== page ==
The earliest versions of AMAR, given in the academic lexicons as ‘to take care of’ and ‘calf’ or ‘son’ appear as an unidentifiable animal head, presumably that of the son of the bull – which in turn leads to the bull being the sun, which in turn leads to the mother also being a bull or rather a cow. Hathor, is that you?
AMA and AMAR are two distinct words, the mother and her calf, her offspring which is in her care and which she presumably nourishes with her milk. The biblical text describes a curious scene in which the calf is ground down and transformed into something else altogether, a brew that will be forced on the unruly crowd by an angry Moses. Why would he do that? Why not just walk off in a huff and leave them to fend for themselves? Instead of that natural reaction, he gets out his cauldron and starts grinding. ‘Curioser and curioser’, as only Alice could say about such strange behaviour.
Flies And Worms
Agaric: 1530s, an herbalists’ name for a wide range of fungi, from Latinized form of Greek agarikon, name of a corky tree-fungus used as tinder, said by ancient sources to be from Agari in Sarmatia. 5
Taking AMA, the mother, and AMAR, the son, to be sources of later words, we find another curiously unlikely mix through Latin amare which is ‘to love’ and Latin amarus which is ‘bitter’.
The lexical lists⁶ confirm the Sumerian source of the Latin notion of bitterness through the breakdown of AMAR into A-MAR, then on to later Akkadian ‘marru’ given as ‘bitter’. ‘Parasite’, ‘worm’ and ‘louse’ are three of the main given meanings of MAR.
The lexical lists for AMAR also offer up a compelling origin for the secondary name of the Amanita muscaria mushroom, the ‘fly agaric’. A-MAR, the worm of bitterness, is given numerous times opposite A-GAR.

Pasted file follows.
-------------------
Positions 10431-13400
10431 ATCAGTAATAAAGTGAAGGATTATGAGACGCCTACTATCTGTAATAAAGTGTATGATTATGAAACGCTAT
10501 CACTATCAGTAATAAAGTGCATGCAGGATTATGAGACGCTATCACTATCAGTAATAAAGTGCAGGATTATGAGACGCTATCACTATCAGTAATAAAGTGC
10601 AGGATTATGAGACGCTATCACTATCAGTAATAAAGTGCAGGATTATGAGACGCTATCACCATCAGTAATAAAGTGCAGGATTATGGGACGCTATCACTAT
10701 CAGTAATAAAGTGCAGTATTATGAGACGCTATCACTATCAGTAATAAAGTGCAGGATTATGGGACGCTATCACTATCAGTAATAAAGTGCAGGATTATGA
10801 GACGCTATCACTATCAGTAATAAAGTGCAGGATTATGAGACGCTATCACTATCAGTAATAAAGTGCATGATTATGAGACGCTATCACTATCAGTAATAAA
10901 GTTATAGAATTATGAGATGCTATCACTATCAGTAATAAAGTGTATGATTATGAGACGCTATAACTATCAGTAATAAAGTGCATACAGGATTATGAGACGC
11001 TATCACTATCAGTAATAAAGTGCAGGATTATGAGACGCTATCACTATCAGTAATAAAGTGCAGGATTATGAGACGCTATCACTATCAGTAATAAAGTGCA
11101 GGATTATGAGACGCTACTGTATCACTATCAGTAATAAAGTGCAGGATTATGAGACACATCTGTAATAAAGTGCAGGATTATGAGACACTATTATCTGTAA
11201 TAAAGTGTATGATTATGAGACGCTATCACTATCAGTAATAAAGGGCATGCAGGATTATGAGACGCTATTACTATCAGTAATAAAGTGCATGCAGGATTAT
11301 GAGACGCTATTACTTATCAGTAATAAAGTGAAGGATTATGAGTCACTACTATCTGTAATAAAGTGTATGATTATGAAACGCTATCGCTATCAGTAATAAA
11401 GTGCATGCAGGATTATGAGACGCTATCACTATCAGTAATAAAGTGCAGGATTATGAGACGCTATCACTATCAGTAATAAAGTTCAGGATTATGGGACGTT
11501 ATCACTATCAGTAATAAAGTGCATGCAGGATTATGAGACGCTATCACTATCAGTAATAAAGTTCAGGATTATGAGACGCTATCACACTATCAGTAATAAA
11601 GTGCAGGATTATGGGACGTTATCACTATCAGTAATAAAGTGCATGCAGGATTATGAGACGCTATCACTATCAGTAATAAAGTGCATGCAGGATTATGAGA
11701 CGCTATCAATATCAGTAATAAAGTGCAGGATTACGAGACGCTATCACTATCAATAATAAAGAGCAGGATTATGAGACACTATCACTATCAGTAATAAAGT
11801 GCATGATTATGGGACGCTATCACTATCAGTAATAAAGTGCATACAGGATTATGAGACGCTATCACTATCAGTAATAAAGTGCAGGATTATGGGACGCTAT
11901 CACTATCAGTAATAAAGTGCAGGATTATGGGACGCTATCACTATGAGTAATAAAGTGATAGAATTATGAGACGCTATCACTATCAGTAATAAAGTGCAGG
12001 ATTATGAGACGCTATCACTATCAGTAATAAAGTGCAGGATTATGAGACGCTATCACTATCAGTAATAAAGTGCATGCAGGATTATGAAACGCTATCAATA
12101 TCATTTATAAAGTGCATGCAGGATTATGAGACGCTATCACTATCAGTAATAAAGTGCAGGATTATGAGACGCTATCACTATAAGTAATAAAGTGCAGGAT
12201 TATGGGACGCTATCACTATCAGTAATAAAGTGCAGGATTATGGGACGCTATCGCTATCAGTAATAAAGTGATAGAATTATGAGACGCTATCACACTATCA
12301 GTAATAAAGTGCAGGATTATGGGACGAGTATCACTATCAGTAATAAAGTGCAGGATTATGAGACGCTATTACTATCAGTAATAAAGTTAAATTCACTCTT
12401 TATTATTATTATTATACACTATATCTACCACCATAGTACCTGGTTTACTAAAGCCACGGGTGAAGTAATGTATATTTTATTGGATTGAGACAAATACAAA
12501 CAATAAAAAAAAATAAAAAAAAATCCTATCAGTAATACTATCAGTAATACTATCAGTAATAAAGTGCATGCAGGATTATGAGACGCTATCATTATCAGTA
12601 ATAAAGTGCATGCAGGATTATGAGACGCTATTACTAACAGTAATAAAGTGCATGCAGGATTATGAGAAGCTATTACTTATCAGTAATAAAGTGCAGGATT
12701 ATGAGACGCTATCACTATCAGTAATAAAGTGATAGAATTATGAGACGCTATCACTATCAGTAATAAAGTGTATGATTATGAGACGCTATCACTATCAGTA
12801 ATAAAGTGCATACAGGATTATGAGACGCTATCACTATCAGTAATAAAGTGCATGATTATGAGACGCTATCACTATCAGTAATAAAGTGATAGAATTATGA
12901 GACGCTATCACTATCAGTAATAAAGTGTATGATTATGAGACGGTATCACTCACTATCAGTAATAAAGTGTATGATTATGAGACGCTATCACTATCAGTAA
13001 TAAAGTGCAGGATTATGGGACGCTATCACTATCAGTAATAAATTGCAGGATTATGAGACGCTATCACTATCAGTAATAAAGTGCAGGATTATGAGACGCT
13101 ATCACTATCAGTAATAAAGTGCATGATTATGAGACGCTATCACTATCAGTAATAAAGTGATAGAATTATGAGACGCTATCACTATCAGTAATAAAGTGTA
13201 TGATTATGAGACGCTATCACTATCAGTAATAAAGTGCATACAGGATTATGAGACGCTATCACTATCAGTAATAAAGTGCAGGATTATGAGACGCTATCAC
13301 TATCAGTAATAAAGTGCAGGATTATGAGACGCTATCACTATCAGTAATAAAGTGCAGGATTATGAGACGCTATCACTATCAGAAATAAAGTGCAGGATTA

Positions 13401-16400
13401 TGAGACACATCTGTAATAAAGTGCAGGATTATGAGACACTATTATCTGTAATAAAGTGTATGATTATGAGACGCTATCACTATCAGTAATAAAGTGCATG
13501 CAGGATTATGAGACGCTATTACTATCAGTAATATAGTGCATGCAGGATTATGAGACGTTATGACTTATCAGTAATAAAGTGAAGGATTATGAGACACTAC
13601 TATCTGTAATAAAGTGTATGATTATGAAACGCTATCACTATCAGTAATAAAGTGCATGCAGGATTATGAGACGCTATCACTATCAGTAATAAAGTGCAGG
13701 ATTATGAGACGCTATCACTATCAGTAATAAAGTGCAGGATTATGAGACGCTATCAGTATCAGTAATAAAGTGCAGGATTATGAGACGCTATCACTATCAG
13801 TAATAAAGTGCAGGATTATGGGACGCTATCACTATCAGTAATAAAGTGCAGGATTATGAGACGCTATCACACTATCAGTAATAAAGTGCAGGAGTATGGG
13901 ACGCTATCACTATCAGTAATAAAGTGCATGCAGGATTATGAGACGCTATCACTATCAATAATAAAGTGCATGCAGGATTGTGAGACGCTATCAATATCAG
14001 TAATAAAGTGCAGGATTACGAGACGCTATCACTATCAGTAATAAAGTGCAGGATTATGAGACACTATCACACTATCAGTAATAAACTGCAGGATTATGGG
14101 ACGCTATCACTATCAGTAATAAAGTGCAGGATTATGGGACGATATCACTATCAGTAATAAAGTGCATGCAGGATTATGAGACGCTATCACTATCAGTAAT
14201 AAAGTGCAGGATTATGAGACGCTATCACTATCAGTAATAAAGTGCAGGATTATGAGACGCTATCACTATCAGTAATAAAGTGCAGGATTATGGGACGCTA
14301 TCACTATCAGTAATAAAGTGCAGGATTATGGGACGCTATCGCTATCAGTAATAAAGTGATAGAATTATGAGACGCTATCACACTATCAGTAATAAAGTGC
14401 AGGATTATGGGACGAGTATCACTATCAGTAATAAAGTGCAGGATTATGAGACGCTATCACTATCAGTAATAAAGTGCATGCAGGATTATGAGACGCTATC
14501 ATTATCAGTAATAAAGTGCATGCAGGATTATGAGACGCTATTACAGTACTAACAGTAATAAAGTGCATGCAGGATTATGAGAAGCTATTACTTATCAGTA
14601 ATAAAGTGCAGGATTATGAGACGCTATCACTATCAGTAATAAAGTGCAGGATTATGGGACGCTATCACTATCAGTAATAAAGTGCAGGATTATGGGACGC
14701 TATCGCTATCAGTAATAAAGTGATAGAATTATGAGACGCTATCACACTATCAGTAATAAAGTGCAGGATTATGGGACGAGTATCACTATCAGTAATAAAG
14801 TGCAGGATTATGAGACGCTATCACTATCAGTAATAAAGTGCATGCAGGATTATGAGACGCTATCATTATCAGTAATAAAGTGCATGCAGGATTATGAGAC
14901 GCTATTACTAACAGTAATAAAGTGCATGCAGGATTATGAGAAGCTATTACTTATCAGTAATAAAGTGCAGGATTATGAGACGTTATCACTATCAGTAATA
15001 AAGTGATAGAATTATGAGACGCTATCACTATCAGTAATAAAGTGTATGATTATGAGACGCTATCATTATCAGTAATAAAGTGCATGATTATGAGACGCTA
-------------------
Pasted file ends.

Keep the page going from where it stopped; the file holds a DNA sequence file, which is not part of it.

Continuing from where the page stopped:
‘Agaric’ from Greek agarikon, a tree fungus, in turn, is thought to derive from a more ancient and nebulous source (see quote above). In other words, no meaningful explanation for the sound of it has ever been given.
Sumerian MAR gives the source of Portuguese ‘margosa’, a bitter-tasting plant with far-reaching anti-parasitic and curative properties. The oil from its seeds, used in medicine and as a pesticide, repels insects and kills the eggs. Its leaves are given to children to chew on their way to school (as told to me by one of those children born in India) while dried leaves protect clothes and other stored materials. That is a fitting name for the loving care that might be extended by AMA, the mother, to AMAR, her child; bitter and difficult to swallow but effective. Margosa is also commonly called neem, through Sanskrit, a name that stems from Sumerian NIM, given as ‘insect’, ‘fly’ and ‘buzz’. MAR, the parasite, and NIM, the flying insect.